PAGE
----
Q&A: Kristina Lantzky

by Rosalie Constable

Dr. Kristina Lantzky holds an important position at Hilbert College. Her role as Provost and Vice President of Academic Affairs has given her the opportunity to make a positive and meaningful impact on the staff and students. To prove her love for the job, the Idaho native and proud mother of three drives to work from her home in Rochester everyday. Many students will go through their entire journey at Hilbert College and barely speak to Dr. Lantzy. The Scribe sat down with her to get to know the woman who cares so deeply about what is best for the students and staff of Hilbert College.

The Scribe: What does the Provost and President of Academic Affairs do?

 Dr. Lantzky: My job is to participate in two ways in the institution. So I participate in what’s called a shared government model. That involves faculty senate, staff senate, and senior staff. My role is to work closely with all of those entities and to make sure everybody has a voice and that we are transparent and engaged in looking at the institution holistically from what the needs of the faculty, staff, students, and administrators are. Then the other part of my job where I oversee. So I oversee student retention, the faculty, and the library. I also oversee what’s called the office of institutional research. So that is our data branch of the institution. All of our data is collected there. I also oversee the registrar’s office and online learning. I have a whole host of people who care about the students and work closely with students who we put together to make sure that the academic experience and somewhat the non-academic experience is very positive for our students.

TS: Did you always know that this was the type of work you wanted to do?

 DL:  Well I started at a small liberal arts school much like Hilbert and I was going to be a physician’s assistant or a physical therapist. I started as a biology major. I quickly got into general biology and said ew. Then I became a chemistry major and I got a chance to, when I was an undergraduate, be a tutor for chemistry. I got to work closely with my faculty doing undergraduate research. I loved college and I wanted to be part of the college experience. I loved when I got to substitute teach and all of this great stuff. So my faculty members that I was very close to pushed me to go to grad school. I knew that all I ever wanted to do in this world was teach and I thought that was what I was going to be doing for the rest of my life. I thought I would find a great school and teach and I did for thirteen years. Slowly I moved up the administrative ladder,slowly getting more responsibility. Then I wanted a change and a friend recommended to go and look at Hilbert. They had this provost position, an interim position, and I never thought I’d want to do it but I thought for a year it wouldn’t be bad. It turned out I really loved it. I love working with the faculty, the students, and the staff. So I didn’t always know that I wanted to do this but now that I’m doing it, I can’t imagine having another job.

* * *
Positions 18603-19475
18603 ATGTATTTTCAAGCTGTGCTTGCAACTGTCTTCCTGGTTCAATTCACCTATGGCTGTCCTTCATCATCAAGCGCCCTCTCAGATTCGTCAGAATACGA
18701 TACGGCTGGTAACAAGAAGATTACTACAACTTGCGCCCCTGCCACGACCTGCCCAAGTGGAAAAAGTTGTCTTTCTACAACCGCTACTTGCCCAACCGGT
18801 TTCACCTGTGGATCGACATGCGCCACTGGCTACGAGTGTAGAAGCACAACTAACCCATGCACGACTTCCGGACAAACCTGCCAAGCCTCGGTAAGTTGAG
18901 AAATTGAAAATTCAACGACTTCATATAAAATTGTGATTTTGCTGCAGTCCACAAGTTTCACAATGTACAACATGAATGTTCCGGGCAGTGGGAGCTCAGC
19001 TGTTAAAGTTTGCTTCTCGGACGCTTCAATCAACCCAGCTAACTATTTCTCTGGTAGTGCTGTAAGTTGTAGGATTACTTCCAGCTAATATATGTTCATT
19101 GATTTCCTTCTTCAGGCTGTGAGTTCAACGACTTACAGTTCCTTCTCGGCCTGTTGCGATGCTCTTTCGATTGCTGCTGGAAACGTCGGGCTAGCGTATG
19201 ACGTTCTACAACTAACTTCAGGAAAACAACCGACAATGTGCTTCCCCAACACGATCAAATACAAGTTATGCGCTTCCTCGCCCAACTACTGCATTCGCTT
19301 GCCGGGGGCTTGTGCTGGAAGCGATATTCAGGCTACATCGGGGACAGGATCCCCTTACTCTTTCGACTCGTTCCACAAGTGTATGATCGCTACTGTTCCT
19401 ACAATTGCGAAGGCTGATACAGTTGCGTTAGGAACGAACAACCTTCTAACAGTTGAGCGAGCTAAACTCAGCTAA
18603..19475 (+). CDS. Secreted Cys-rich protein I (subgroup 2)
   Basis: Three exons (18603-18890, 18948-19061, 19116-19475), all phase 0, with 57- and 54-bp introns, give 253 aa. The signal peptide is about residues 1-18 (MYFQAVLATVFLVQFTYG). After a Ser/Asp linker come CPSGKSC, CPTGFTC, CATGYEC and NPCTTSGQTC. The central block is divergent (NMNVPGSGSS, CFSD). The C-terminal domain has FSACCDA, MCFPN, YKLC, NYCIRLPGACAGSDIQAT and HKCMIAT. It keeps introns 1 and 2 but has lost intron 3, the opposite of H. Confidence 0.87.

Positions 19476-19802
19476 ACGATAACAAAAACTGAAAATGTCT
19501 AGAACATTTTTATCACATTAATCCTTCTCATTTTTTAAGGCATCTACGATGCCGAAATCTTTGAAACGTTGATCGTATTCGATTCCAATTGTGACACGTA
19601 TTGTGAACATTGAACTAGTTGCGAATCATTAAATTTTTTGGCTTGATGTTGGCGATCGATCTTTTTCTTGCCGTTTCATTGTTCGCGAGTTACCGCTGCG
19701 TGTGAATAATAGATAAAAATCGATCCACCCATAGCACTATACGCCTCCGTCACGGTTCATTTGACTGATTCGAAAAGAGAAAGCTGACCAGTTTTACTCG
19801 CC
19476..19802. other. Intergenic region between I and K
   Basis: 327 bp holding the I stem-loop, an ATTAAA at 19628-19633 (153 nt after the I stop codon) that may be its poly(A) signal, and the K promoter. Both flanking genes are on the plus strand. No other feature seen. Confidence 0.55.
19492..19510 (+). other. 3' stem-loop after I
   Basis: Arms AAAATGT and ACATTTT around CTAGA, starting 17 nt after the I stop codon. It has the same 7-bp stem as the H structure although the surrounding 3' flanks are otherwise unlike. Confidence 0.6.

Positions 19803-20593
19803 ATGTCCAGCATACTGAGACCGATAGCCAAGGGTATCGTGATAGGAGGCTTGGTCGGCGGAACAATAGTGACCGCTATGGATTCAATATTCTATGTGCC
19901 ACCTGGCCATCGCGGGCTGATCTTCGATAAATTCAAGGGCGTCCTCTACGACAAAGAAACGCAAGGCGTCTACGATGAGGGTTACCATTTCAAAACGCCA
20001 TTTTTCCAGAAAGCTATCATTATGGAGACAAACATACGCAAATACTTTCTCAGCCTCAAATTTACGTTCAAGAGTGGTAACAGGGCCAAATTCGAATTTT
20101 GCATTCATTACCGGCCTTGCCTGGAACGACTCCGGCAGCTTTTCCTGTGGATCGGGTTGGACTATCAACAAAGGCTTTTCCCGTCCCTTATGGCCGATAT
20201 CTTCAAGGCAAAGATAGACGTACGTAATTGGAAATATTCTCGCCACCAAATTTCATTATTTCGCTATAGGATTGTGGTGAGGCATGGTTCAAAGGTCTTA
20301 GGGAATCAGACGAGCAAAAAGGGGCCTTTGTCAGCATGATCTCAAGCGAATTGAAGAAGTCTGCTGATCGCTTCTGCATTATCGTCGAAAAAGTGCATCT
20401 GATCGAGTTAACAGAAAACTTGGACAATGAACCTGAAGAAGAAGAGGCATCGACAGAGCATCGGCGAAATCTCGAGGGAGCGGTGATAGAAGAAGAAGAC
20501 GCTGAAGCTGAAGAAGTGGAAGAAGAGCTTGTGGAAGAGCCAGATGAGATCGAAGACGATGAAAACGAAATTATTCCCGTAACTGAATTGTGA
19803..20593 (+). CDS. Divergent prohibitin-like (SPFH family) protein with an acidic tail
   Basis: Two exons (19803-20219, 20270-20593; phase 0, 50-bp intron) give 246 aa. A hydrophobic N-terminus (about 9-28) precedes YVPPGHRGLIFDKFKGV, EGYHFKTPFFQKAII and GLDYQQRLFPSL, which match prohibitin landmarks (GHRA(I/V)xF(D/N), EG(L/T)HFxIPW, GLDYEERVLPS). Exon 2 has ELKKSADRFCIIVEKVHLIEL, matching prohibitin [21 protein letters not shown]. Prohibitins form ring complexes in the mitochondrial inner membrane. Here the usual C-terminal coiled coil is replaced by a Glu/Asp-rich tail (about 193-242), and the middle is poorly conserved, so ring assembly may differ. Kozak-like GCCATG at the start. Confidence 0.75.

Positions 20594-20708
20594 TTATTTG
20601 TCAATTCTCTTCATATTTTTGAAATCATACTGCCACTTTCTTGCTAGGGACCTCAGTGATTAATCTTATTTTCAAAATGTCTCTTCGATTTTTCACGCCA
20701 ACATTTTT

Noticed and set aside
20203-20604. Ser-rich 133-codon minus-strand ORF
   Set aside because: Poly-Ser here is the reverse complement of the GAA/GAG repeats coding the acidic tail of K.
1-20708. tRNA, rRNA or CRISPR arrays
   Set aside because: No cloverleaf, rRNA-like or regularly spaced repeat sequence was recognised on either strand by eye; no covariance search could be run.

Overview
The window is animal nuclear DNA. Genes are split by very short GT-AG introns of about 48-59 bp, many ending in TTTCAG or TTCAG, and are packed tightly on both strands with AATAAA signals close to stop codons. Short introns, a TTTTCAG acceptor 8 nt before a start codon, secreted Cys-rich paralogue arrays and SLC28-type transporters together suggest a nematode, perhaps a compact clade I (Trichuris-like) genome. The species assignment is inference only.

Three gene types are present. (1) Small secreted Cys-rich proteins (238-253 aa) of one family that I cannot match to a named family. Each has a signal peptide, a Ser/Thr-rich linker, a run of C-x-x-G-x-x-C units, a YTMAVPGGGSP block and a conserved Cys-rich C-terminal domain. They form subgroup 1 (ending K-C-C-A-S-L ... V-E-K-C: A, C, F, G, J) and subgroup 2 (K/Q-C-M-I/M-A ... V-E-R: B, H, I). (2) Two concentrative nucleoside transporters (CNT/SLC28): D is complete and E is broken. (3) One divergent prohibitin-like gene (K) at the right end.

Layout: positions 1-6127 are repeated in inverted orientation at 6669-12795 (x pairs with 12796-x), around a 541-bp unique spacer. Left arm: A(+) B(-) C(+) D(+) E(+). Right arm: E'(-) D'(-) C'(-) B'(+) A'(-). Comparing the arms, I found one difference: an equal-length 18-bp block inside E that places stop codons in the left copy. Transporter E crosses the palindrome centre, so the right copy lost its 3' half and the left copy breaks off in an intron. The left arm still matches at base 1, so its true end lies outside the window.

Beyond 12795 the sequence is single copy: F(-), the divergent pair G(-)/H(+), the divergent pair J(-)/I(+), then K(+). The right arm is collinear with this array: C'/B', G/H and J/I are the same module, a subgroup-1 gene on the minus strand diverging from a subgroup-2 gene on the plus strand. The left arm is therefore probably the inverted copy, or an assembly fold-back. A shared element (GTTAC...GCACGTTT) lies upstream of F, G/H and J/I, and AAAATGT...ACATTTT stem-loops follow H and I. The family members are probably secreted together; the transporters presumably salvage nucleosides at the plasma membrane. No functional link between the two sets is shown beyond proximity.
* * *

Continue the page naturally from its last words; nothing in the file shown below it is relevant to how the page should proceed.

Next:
TS: What would you say is the hardest part of your job?

 DL: I think the hardest part of my job is balancing everyone’s needs. The faculty and staff, both collectively and individually, may have different needs. Sometimes we have to make the hard decisions at the administrative level and it doesn’t make everyone happy. But the number one question we ask ourselves, is it good for our students? And then following it up, is it good for the faculty as a whole? Sometimes those are hard decisions to make but I know that in the end I get to make those decisions and I listen to what everybody tells me. Then we weigh it and we make the best decision we can at that time. It’s hard to know that the decisions we make don’t make everyone happy but the decisions we make, make a stronger and more robust institution.

TS: What would you say is the most rewarding part of your job?

 DL: The students. It is all about them. You know, I’m no longer in the classroom but I have three kids of my own and I can only hope someday when my kids go to college that they’re surrounded by faculty, staff, and administrators who not only care about student’s achievements, but also about their wellbeing. When a first-year student steps onto our campus and when they leave us after four years, the difference in them is amazing. I always tell parents, you will drop your students off and then they will come home for Christmas and you’ll look at them and go, “who is this kid?!” They are so much more mature and grown. Then when you look at them as seniors you think how they are going to go out into the world and be amazing and I got to be a small part of that. Just to watch our students go out into the world and be successful is everything that I need.

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